Abused Puppies Get More Sympathy Than Adult Crime Victims
People have more empathy for abused puppies and dogs than they do for adult humans who have been abused, a new study suggests.
However, empathy for abused children was about the same as that for puppies and dogs, the study found.
Researchers surveyed 240 college students and asked them to read one of four versions of a fictional news article about a brutal beating. The wording in articles was the same, except for the identity of the victim, which was either: an infant, an adult in his 30s, a puppy or a 6-year old dog. Participants then rated their level of empathy for the victim.
Participants had higher levels of empathy for the abused child, puppy and dog than they did for the abused adult, the study found. [See 7 Surprising Health Benefits of Dog Ownership]
The researchers had hypothesized that younger victims would receive more empathy, regardless of species. Instead, they found "Age makes a difference for empathy toward human victims, but not for dog victims," the researchers wrote in their study abstract, which will be presented this week at the American Sociological Association meeting in New York.
"The fact that adult human crime victims receive less empathy than do child, puppy, and full-grown dog victims suggests that adult dogs are regarded as dependent and vulnerable, not unlike their younger canine counterparts and kids," study researcher Jack Levin, a sociology and criminology professor at Northeastern University in Boston, said in a statement.
"It appears that adult humans are viewed as capable of protecting themselves, while full-grown dogs are just seen as larger puppies," Levin said.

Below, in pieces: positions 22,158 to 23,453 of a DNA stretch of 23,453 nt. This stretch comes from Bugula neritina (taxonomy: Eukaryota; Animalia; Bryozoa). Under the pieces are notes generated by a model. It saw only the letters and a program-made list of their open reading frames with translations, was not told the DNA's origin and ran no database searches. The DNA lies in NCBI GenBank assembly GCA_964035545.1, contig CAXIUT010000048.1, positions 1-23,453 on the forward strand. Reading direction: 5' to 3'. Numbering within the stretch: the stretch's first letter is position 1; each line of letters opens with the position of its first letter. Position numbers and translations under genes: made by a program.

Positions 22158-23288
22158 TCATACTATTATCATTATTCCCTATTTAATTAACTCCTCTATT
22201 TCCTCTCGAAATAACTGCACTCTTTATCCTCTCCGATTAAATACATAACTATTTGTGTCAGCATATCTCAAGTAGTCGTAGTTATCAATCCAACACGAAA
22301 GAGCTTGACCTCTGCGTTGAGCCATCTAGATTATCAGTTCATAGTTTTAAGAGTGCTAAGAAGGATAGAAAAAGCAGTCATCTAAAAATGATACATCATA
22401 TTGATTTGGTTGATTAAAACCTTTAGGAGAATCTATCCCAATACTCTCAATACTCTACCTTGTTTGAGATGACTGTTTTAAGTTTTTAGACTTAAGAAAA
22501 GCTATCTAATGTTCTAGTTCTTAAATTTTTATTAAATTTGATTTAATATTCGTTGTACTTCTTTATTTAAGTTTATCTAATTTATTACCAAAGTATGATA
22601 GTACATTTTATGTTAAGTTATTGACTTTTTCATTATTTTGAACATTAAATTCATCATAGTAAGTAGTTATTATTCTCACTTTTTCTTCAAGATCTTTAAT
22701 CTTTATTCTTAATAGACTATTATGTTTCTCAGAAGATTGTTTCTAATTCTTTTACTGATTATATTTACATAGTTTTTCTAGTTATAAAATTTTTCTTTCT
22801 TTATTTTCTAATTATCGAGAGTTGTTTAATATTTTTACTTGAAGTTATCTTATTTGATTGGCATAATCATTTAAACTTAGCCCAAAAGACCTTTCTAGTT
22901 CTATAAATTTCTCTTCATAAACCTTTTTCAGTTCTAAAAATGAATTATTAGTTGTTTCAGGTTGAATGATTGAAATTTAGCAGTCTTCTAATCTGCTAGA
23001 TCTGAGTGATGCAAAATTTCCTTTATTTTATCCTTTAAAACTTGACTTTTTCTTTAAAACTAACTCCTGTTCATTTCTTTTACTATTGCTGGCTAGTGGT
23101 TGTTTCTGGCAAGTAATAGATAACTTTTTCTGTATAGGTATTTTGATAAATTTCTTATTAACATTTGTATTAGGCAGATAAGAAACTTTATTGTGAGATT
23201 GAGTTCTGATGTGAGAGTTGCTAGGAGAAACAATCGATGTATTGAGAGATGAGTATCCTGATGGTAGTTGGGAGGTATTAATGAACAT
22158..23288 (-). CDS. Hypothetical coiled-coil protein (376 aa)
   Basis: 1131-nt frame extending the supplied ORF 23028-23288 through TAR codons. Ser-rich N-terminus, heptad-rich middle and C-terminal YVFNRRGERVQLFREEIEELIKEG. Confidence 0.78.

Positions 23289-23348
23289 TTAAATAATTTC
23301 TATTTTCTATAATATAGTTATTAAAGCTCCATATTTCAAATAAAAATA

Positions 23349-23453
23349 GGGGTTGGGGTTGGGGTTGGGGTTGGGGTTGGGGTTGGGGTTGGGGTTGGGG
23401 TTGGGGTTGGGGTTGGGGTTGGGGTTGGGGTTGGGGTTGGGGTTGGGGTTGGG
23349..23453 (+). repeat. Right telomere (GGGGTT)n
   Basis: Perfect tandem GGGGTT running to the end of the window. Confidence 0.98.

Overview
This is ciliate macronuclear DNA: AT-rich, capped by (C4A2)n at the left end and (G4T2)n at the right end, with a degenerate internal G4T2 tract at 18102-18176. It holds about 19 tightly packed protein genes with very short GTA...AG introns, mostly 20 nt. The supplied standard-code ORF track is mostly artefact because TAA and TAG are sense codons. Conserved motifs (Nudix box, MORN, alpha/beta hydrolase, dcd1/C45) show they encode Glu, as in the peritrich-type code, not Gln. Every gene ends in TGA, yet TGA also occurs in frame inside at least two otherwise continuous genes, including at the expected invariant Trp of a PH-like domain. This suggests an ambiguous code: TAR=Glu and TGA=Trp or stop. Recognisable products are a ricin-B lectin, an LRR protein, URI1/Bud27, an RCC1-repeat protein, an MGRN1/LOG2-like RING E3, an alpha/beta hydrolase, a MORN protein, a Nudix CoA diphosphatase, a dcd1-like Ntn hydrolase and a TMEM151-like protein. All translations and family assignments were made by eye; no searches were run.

The researchers said they suspect they would find similar results if they looked at empathy levels for other abused pets, such as cats. "These are animals to which many individuals attribute human characteristics," Levin said.
Women in the study were more empathetic than men towards human and animal victims. Studies show that women are generally more empathetic than men, Levin said. "The reason may be partially biological, given the role of females in childbirth and childrearing activities," he said.
Because the new study involved only college-age students, it's not clear if the results apply to people who are significantly older or younger.
Follow Rachael Rettner @RachaelRettner. FollowLiveScience @livescience, Facebook & Google+. Original article on LiveScience.com .
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Rachael is a Live Science contributor, and was a former channel editor and senior writer for Live Science between 2010 and 2022. She has a master's degree in journalism from New York University's Science, Health and Environmental Reporting Program. She also holds a B.S. in molecular biology and an M.S. in biology from the University of California, San Diego. Her work has appeared in Scienceline, The Washington Post and Scientific American.
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